Allegory meets Tolkien’s fox


Tailoring voices


To illustrate a point you can relate an anecdote (it happened to me) or quote from a source (it happened to others, elsewhere, possibly in a book)—that’s called using testimony as a form of argument. But what if you need something tailor-made for the occasion of your argument? Well, then you fire-up your imagination and your Singer model 2.E (E for English) and fabricate your own testimony.

Yes, you call upon a fictional person, or indeed, you personify whomever you need—that’s the rhetorical figure of prosopopoeia.

As I hinted in my previous post on Tolkien’s fox, prosopopoeia isn’t limited to fictional characters, on the contrary, it can come to your aid in everyday conversation (If he were here he’d tell you [insert convenient pseudo-quote]), and even more so in carefully-crafted arguments.

To get to a few interesting examples, let’s take a scenic route from Tolkien’s (fox in) Lord of the Rings to Tolkien’s speech on Beowulf.

Before he became the celebrated author behind the modern Lord of the Rings franchise, John Ronald Reuel Tolkien (1892–1973) was a philologist with a penchant for developing imaginary languages. Indeed, he says in his 1951 letter to Milton Waldman how “I have been at it since I could write” and how “behind my stories is now a nexus of languages”. That storytelling, nay, world-building can spring from such a low-level linguistic basis—language first, world later—fascinates me.

But perhaps it shouldn’t: in a lot of ways it’s one of the most logical places to start if you want a complex world which is self-consistent and complete. Because, ultimately, world-building is about cohesion on a grand scale.

In general, every unit of writing—phrase, sentence, paragraph, chapter, essay, poem—is supposed to be cohesive. Spacial proximity, sequential reading, and mere grammatical coherency of language do half of the job, but the rest is up to the author: sentence-to-sentence transitions, paragraph-to-paragraph ties, and overall unity of theme and purpose. It also has to make sense.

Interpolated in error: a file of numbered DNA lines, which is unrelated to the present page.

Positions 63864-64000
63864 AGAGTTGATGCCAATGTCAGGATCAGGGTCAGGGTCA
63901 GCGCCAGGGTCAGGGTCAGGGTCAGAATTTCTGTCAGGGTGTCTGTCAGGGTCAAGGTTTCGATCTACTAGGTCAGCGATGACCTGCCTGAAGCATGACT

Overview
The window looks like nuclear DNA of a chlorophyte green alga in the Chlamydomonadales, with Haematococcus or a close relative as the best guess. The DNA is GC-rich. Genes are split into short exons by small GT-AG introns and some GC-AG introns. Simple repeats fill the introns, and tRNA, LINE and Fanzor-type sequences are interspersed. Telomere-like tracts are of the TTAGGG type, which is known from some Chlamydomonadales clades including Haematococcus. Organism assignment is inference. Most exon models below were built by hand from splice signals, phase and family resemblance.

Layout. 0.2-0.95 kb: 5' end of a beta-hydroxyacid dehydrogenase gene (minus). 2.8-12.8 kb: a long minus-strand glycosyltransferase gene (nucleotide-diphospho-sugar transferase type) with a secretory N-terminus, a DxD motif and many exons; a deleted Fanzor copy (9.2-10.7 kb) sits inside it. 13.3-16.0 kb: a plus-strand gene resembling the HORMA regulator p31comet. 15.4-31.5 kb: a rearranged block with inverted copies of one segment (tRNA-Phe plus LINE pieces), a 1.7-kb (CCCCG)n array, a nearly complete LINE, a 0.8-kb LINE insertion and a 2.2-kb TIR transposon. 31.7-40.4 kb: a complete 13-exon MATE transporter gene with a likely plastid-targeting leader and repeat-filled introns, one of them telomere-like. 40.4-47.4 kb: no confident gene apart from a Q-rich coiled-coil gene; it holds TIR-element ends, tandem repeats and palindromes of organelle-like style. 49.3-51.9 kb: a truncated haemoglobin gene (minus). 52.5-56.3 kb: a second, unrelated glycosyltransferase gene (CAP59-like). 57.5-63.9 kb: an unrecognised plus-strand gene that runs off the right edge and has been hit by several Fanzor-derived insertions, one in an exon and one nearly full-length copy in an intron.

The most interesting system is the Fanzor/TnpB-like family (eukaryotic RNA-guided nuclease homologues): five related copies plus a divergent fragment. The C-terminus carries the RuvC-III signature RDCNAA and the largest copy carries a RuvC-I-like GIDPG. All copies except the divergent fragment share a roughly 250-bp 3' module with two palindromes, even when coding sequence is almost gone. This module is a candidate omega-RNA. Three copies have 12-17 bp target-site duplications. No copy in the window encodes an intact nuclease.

Now try inventing hundreds of names for things in a new world and agreeing on their meanings and implications. Each name brings along a network of associations (nation, history, mythology, famous people, orthographic resemblances) that need to slot in together in the reader’s mind. When writing about the real world, all that work has already been done for you, the language of your environment is in place. So Tolkien started from the very beginning in his efforts: he made a linguistic basis for his world and this ensured, as he said, “a certain character (a cohesion, a consistency of linguistic style, and an illusion of historicity) to the nomenclature.”

Hats off.


Naturally, I was curious to dig deeper to find how he built up his language(s). He was a linguist, an expert, but the process, the starting point, it could be knowable to the rest of us too.

Now I’ll sensibly skip the details of my meanderings through secondary-literature—they but scrape the surface—and attend to one of Tolkien’s sources of inspiration, Old English, and in particular, the epic poem Beowulf, which is an important piece of Old English poetry from around 1000 AD.

In 1936, Tolkien gave a speech to the British Academy titled Beowulf: The Monsters and the Critics, in which he (gently, knowingly) criticised the critics who called Beowulf an important poem, but then went on to study it as piece of history, disregarding most of its poetic qualities (poesis).